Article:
If you enjoy the combination of ginger beer (or ale) and citrus you've likely ordered a mixed drink called a buck or one of its many creative variations. A "buck" was a prohibition-era moniker for drinks that combined spirits with ginger beer and lime, and the classic combination is listed together as far back as Jerry Thomas' 1887 Bartender's Guide. And for good reason -- the spicy ginger and pop of citrus acidity elevate almost every spirit.
Gin was the popular booze in 1920s America, and the Gin Buck was supreme. Some say the term buck comes from the kick provided by adding gin to what was a simple sparkling ginger and lemon soft drink, but there's no consensus among mixologists on how it acquired the distinctive name. What's more clear are the dozens of variations of the drink you might not realize are branches of the buck family, such as the vodka-based Moscow Mule, which is a buck cocktail that's usually served in a decorative copper mug.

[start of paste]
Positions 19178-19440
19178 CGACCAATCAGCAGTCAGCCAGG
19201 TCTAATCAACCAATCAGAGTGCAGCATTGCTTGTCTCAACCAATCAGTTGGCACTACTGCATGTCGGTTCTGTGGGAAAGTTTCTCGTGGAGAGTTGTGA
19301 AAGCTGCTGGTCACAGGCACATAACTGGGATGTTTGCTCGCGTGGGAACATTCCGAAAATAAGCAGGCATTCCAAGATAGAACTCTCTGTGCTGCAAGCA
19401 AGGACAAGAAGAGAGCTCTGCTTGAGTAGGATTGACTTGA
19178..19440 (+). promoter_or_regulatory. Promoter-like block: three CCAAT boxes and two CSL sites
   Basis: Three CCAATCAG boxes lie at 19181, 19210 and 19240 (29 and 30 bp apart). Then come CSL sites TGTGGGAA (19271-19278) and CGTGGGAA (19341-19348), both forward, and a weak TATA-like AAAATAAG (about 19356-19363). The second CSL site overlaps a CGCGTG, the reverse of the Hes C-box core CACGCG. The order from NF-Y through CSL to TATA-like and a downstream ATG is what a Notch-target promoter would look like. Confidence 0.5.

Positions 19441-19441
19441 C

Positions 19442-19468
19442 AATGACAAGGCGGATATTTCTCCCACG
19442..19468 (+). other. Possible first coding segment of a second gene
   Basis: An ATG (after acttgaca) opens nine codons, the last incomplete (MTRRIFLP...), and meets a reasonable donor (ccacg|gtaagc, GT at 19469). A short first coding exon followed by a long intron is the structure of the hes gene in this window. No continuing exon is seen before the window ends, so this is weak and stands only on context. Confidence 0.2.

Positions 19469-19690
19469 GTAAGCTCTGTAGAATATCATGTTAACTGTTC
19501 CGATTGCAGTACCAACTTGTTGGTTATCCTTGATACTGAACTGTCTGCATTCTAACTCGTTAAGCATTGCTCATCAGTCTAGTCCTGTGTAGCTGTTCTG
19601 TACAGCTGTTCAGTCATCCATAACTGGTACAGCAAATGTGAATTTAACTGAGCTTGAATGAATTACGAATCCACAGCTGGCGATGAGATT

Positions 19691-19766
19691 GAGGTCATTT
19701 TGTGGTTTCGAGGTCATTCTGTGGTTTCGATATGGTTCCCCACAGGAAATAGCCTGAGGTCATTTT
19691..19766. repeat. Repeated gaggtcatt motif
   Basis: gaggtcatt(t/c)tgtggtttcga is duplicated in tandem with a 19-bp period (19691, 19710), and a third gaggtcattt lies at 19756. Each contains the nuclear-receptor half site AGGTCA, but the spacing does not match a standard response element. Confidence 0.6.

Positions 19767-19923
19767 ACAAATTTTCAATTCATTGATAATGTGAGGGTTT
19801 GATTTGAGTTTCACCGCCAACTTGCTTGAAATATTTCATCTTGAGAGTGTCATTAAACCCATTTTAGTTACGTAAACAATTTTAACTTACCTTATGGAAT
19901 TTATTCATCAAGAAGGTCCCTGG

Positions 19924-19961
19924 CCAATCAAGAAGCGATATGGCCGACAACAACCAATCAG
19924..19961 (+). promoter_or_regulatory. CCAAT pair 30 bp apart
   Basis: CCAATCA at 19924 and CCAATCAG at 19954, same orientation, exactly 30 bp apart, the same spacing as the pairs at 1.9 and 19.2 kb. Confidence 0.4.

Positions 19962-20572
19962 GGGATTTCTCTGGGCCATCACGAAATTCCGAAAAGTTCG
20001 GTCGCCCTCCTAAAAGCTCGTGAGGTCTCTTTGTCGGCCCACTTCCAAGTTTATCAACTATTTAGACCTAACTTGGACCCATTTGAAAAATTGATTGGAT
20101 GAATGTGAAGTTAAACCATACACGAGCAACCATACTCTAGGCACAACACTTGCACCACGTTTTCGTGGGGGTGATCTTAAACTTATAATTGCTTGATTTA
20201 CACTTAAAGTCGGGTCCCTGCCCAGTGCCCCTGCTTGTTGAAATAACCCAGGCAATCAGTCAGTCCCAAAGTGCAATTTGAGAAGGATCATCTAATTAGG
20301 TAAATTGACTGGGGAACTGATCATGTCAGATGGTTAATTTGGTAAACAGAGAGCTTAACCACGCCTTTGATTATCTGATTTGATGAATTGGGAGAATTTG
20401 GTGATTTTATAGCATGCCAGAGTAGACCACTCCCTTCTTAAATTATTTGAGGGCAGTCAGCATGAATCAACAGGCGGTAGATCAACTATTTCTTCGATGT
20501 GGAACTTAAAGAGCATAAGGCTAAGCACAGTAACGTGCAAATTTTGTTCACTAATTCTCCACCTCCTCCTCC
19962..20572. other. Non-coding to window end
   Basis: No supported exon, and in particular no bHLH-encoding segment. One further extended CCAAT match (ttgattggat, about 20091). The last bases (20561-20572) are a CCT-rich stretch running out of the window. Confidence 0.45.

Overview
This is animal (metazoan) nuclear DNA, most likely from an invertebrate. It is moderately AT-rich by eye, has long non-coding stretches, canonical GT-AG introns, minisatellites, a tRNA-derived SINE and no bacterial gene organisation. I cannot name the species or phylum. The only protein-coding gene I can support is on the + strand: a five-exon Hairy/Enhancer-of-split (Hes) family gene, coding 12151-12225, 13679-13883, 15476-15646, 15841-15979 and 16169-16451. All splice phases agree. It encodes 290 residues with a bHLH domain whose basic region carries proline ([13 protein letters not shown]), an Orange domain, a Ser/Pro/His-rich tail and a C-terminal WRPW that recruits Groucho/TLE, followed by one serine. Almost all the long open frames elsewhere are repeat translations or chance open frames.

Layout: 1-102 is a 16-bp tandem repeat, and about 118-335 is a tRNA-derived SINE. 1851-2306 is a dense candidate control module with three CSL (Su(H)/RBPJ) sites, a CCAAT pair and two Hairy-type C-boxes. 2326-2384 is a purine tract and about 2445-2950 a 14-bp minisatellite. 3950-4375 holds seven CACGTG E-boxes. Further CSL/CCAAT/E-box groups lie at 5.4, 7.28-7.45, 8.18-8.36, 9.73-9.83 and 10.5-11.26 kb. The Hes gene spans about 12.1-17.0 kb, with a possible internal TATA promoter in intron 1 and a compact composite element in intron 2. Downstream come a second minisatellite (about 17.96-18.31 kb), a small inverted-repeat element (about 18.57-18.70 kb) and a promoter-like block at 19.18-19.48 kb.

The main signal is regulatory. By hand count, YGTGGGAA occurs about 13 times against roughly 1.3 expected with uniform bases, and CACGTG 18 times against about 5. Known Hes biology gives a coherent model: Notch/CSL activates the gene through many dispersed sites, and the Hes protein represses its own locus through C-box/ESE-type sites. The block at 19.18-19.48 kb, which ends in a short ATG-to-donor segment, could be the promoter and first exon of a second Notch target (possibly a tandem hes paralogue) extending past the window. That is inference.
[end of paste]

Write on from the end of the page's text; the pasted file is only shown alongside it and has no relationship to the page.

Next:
A Mule By Any Other Name Might Just Be A Buck
The origin of the name "Moscow Mule", exactly where it was concocted, and why it's in that copper mug have also been disputed over the years, but the ingredients speak for themselves. The combination of ginger beer (or less spicy ginger ale), citrus, and spirits is what places the Moscow Mule neatly in the buck family. Many of the drinks in this category are given names reflecting the origin of their spirits: the Kentucky Mule has whiskey, and the Jamaican Buck is a rum drink.
Understanding how these drinks are named can help you narrow down your chosen tipple from a long and complicated bar menu. If you're looking for a bright and snappy ginger-lime mixed drink, find a buck or mule on the menu. The name may give you a clue to the spirit, for example, the Kentucky Buck is a whiskey-based buck with the addition of strawberries. You'd be right in assuming there's tequila in a Mexican mule, too. No matter what it's called, the refreshing buck and mule drinks are classics with a kick we love.
Read the original article on Tasting Table.